How Manufacturers Can Fight Disruption

Mitigating the effects of disruptions means assessing risk across the supply chain, and putting a number of specific strategies in place.

Logistics Management

With global supply chain disruptions at an all-time high, companies are having to source alternative supplies within their pricing structure to meet end-user demand. Beyond this, the war in Ukraine continues to have a strong impact on the manufacturing industry, with more disruptions imminent as it continues.

To account for inflated prices and material shortages across the manufacturing industry, alternate product modifications have played a role in addressing these challenges. To effectively mitigate the effects of disruptions and optimize resilience, organizations must adequately assess risk across their supply chain, establish alternate sources of supply, and implement effective spend management solutions.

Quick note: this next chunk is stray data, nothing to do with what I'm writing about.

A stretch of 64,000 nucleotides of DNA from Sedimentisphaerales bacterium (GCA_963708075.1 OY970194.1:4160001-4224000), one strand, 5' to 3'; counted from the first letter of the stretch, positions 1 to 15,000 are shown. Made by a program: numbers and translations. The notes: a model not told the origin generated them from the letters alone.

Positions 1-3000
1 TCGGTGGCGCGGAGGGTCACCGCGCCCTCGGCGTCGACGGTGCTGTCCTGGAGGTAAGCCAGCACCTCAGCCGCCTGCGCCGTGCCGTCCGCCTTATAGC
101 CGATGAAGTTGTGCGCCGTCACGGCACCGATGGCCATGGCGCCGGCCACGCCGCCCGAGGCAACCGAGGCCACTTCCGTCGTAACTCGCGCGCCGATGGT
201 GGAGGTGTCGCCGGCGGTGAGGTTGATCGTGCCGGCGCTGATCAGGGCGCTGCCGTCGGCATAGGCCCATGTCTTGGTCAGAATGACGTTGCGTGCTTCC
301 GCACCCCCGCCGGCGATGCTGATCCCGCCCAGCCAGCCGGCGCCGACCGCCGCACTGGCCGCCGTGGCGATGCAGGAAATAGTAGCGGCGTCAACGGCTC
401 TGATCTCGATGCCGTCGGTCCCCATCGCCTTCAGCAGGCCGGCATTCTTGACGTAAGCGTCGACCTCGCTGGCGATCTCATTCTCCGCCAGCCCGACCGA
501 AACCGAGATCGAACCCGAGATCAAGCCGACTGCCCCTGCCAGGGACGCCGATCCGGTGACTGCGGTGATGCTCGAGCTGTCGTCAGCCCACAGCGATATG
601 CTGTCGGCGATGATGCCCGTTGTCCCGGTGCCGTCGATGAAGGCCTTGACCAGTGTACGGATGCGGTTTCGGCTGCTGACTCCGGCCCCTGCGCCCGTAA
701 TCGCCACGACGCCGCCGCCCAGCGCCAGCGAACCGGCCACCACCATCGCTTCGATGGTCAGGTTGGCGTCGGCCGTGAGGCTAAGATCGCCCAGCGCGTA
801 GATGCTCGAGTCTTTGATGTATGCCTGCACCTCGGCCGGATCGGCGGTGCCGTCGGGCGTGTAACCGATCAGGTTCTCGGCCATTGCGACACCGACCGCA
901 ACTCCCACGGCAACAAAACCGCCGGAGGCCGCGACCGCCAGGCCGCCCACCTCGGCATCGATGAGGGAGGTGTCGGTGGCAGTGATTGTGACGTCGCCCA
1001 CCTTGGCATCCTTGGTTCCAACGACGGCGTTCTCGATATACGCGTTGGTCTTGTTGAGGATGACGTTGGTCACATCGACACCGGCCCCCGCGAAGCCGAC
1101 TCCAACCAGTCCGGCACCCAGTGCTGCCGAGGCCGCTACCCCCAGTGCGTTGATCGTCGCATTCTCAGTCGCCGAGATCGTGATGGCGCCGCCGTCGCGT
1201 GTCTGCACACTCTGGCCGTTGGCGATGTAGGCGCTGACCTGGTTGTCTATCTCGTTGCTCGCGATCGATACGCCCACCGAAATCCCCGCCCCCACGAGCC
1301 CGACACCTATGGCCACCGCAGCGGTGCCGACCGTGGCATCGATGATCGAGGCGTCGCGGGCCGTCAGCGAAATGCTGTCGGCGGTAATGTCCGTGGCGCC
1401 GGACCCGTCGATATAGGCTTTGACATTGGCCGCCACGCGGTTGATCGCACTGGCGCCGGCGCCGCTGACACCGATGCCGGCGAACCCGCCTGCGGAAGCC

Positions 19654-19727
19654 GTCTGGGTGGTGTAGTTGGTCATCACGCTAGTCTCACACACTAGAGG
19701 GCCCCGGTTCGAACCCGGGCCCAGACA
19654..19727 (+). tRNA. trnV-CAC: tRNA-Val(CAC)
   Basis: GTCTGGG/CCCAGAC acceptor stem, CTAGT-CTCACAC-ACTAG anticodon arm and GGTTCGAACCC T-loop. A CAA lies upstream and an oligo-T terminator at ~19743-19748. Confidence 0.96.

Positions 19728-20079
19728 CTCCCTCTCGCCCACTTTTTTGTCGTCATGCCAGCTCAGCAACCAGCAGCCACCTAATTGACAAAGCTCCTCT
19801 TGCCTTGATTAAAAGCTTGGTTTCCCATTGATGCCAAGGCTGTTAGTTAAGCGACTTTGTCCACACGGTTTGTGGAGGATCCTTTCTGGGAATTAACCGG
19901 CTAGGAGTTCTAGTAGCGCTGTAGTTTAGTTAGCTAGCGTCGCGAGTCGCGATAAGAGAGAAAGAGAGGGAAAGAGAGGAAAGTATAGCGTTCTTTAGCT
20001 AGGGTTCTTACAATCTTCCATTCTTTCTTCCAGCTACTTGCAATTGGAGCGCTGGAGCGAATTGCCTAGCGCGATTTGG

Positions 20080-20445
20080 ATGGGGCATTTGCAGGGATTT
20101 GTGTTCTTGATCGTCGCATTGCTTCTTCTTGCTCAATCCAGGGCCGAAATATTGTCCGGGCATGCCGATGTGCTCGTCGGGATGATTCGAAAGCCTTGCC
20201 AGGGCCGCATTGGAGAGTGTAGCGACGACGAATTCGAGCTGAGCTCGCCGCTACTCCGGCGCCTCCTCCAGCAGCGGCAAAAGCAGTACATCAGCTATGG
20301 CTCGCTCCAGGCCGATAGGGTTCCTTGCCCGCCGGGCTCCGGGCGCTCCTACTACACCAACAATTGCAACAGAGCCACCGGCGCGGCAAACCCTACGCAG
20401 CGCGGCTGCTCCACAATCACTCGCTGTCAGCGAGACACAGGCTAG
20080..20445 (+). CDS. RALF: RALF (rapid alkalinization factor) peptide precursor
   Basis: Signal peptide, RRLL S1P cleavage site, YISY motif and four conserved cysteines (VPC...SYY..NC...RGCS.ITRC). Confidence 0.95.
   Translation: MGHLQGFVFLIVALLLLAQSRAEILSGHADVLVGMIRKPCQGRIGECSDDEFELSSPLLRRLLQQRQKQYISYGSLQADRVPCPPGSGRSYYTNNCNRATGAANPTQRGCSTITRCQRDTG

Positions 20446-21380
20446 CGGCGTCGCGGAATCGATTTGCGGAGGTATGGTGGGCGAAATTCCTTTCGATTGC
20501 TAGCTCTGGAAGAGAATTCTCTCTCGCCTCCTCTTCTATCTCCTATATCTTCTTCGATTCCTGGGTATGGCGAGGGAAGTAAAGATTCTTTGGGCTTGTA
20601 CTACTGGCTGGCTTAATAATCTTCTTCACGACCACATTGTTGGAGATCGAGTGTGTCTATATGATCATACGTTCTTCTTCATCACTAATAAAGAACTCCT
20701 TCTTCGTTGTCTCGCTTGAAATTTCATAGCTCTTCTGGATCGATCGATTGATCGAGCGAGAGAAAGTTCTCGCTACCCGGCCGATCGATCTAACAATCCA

Assess Risk Across the Supply Chain

First and foremost, manufacturers must assess risk across their supply chain. This is crucial for identifying risks and deciphering the value chains of all products. Moreover, as interest rates and inflation are expected to rise further, a supply chain risk assessment would help standardize processes to identify, analyze, evaluate, and mitigate supply challenges. By the end of 2023, we anticipate interest rates will level out. However, inflation is only expected to drop to four percent in the United States, a couple percentage points above where it was pre-pandemic.

It should be recognized that disruption can come from anywhere, and manufacturers need to be prepared with complete visibility when this occurs. Business networks provide track and trace solutions that deliver an added level of visibility, as they’re fully integrated in the overall planning, production, and fulfillment processes of an organization.